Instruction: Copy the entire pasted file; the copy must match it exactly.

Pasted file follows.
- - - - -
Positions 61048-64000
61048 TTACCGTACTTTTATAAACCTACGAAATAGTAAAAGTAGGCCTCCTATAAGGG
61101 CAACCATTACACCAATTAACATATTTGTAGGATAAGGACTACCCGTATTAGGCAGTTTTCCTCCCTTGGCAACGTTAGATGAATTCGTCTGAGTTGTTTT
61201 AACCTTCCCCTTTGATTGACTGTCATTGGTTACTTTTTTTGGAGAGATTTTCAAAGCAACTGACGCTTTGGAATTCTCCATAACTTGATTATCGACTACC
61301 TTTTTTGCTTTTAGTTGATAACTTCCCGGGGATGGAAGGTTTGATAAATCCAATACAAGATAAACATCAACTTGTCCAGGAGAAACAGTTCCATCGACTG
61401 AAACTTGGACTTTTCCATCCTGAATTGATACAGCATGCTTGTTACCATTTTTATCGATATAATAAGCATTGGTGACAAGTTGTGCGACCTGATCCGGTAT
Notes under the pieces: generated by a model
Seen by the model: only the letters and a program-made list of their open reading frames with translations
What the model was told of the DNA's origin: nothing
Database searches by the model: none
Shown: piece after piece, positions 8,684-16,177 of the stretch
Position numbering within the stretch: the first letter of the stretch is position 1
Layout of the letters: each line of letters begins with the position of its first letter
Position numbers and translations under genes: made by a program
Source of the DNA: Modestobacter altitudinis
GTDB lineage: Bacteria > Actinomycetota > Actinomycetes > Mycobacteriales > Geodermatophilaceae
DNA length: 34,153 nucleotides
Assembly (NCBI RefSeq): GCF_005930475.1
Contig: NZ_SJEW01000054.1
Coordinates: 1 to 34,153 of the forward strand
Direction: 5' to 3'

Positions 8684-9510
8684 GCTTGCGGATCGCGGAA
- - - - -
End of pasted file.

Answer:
Positions 61048-64000
61048 TTACCGTACTTTTATAAACCTACGAAATAGTAAAAGTAGGCCTCCTATAAGGG
61101 CAACCATTACACCAATTAACATATTTGTAGGATAAGGACTACCCGTATTAGGCAGTTTTCCTCCCTTGGCAACGTTAGATGAATTCGTCTGAGTTGTTTT
61201 AACCTTCCCCTTTGATTGACTGTCATTGGTTACTTTTTTTGGAGAGATTTTCAAAGCAACTGACGCTTTGGAATTCTCCATAACTTGATTATCGACTACC
61301 TTTTTTGCTTTTAGTTGATAACTTCCCGGGGATGGAAGGTTTGATAAATCCAATACAAGATAAACATCAACTTGTCCAGGAGAAACAGTTCCATCGACTG
61401 AAACTTGGACTTTTCCATCCTGAATTGATACAGCATGCTTGTTACCATTTTTATCGATATAATAAGCATTGGTGACAAGTTGTGCGACCTGATCCGGTAT
Notes under the pieces: generated by a model
Seen by the model: only the letters and a program-made list of their open reading frames with translations
What the model was told of the DNA's origin: nothing
Database searches by the model: none
Shown: piece after piece, positions 8,684-16,177 of the stretch
Position numbering within the stretch: the first letter of the stretch is position 1
Layout of the letters: each line of letters begins with the position of its first letter
Position numbers and translations under genes: made by a program
Source of the DNA: Modestobacter altitudinis
GTDB lineage: Bacteria > Actinomycetota > Actinomycetes > Mycobacteriales > Geodermatophilaceae
DNA length: 34,153 nucleotides
Assembly (NCBI RefSeq): GCF_005930475.1
Contig: NZ_SJEW01000054.1
Coordinates: 1 to 34,153 of the forward strand
Direction: 5' to 3'

Positions 8684-9510
8684 GCTTGCGGATCGCGGAA